US factories stepped up production less than the markets had expected in October, but the shortfall is unlikely to dissuade the Fed from hiking interest rates at the FOMC's next meeting.
With equity markets having rallied after the election and the bond markets pricing in higher inflation, it seems it would need a major shock to the economy or financial markets to derail policymakers from tightening policy on 14th December.
Sluggish upturn in manufacturing
Data from the Commerce Department showed industrial production unchanged in October, dragged down by a 2.6% drop in output from the utilities sector. Adding to the disappointment was a downward revision to industrial production in September, with a 0.1% increase turning into a 0.2% decline.
However, more importantly from the perspective of the health of the US goods-producing economy, the narrower measure of manufacturing output rose 0.2% for a second successive month.
Surveys point to the production trend picking up as we move towards the end of the year. PMI data from IHS Markit showed manufacturers reporting the strongest upturn in new orders for a year in October, with sales boosted by rising domestic and export demand.
The surveys have also revealed service sector growth to have accelerated to the fastest since late last year, pointing to a broad-based strengthening of the economy.
The production data come on the heels of better-than-expected retail sales numbers, which showed shoppers starting the fourth quarter on a sound footing. Sales rose 0.8% in October, building on a 1.0% rise in September. Core sales, which tend to provide a useful guide to the underlying trend in consumer spending by excluding volatile expenditure on building materials, autos, gas stations and food services, also rose 0.8%, signalling the strongest monthly gain since April.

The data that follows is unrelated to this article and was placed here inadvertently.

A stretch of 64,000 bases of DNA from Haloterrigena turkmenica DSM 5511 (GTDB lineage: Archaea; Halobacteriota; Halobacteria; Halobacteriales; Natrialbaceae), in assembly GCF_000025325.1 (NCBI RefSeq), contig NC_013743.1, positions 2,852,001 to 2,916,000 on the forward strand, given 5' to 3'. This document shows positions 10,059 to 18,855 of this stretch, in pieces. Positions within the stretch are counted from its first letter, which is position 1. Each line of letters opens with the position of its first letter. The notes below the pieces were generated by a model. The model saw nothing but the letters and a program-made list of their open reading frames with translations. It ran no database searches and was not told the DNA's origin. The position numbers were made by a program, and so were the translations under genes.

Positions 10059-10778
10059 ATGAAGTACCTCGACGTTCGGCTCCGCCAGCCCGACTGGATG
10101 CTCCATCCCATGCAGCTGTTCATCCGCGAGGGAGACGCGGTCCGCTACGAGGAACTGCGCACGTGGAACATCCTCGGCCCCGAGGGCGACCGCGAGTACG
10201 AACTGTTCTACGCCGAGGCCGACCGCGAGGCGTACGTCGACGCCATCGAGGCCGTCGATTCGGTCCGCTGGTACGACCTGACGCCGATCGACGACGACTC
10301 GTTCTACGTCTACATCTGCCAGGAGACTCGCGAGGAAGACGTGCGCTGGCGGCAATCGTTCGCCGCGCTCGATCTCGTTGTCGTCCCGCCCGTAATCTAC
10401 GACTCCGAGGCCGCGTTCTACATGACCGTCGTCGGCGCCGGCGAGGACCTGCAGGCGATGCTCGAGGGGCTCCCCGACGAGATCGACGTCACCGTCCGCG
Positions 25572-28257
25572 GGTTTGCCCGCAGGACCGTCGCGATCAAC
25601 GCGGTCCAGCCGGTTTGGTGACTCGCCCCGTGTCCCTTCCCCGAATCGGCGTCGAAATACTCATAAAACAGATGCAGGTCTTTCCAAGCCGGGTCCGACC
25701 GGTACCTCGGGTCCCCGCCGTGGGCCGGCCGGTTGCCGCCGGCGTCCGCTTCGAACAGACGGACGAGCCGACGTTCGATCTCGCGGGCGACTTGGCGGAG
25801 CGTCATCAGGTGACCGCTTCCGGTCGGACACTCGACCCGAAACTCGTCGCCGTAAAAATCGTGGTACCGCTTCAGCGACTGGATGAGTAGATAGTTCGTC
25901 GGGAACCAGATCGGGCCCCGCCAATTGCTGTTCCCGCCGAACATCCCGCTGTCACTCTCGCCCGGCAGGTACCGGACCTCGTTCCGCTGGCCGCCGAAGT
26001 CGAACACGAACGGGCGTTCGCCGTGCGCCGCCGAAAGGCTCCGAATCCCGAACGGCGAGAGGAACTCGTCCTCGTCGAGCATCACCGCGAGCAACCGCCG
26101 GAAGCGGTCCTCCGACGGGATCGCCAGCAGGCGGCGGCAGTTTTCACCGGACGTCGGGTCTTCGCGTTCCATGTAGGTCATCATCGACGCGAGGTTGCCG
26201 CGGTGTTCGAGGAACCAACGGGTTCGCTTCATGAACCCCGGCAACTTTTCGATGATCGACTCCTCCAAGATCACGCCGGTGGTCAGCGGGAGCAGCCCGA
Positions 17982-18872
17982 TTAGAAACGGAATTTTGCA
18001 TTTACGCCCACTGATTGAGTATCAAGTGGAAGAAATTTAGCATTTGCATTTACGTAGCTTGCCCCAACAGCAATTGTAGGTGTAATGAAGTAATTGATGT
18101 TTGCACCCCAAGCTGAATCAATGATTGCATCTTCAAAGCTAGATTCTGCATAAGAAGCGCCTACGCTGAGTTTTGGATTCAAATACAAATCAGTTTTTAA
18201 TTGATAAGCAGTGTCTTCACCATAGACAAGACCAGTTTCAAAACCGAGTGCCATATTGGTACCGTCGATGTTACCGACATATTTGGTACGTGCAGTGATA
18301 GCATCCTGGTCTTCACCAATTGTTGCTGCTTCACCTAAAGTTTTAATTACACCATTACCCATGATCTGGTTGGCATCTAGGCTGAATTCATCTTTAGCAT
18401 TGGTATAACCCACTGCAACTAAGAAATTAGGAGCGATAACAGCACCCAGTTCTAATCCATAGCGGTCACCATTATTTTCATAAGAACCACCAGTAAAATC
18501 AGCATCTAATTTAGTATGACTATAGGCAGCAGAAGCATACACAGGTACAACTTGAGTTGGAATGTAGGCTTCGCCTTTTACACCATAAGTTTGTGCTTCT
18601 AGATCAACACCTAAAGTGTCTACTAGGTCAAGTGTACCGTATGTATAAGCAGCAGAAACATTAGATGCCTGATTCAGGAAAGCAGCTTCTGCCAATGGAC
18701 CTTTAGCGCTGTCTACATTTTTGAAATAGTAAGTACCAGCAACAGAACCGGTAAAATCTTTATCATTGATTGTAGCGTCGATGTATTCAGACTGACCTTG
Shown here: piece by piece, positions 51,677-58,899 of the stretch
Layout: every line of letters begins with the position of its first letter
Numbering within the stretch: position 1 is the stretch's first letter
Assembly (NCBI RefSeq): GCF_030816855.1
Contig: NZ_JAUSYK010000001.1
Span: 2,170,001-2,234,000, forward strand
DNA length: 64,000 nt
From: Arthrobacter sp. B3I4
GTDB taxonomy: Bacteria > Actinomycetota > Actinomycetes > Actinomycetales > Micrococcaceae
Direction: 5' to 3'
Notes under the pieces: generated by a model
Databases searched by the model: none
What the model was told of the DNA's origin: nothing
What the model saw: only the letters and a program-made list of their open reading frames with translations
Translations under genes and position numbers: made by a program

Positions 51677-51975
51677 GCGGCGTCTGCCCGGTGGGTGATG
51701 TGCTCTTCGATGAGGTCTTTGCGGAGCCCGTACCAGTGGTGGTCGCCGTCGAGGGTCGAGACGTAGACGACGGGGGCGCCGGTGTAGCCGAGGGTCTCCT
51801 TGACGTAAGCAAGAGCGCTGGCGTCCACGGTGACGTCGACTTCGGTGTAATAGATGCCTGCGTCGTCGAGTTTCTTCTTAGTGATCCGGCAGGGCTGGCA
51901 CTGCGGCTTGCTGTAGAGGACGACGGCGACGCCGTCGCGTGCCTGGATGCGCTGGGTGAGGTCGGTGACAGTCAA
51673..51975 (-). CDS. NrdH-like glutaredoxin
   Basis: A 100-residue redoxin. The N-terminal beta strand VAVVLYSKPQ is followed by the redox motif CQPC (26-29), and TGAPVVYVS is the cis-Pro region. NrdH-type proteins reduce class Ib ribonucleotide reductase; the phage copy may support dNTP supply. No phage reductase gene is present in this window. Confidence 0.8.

Rate hike odds shorten
The resilient economic growth at the start of the fourth quarter, a strengthening labour market and signs of inflation creeping higher mean the Fed looks almost certain to hike interest rates again on 14th December.
Inflation rose to a near two-year high of 1.5% in September and financial markets are pricing in further upward pressure on prices resulting from the stimulative policies likely to be introduced by president-elect Donald Trump.
IHS Markit expects the federal funds rate to gradually rise to reach 1.25% by the end of 2017 as the Fed cautiously tightens policy in response to a steady acceleration of economic growth and rising inflation.
However, it remains to be seen how businesses and consumers will react to the surprise election result. In this respect, the first post-election economic data become available next week, with the flash PMIs for manufacturing and services for November published on the 23rd and 25th, respectively.
In the details of the Commerce Department report, motor vehicle production surged 0.9% and durable goods production recovered from declines in prior months to rebound by 0.4%. Production of non-durable goods was unchanged.
An upturn in production of business equipment was especially good news as it hints at increased business investment. Production of consumer goods disappointed, however, dropping slightly for a second month running.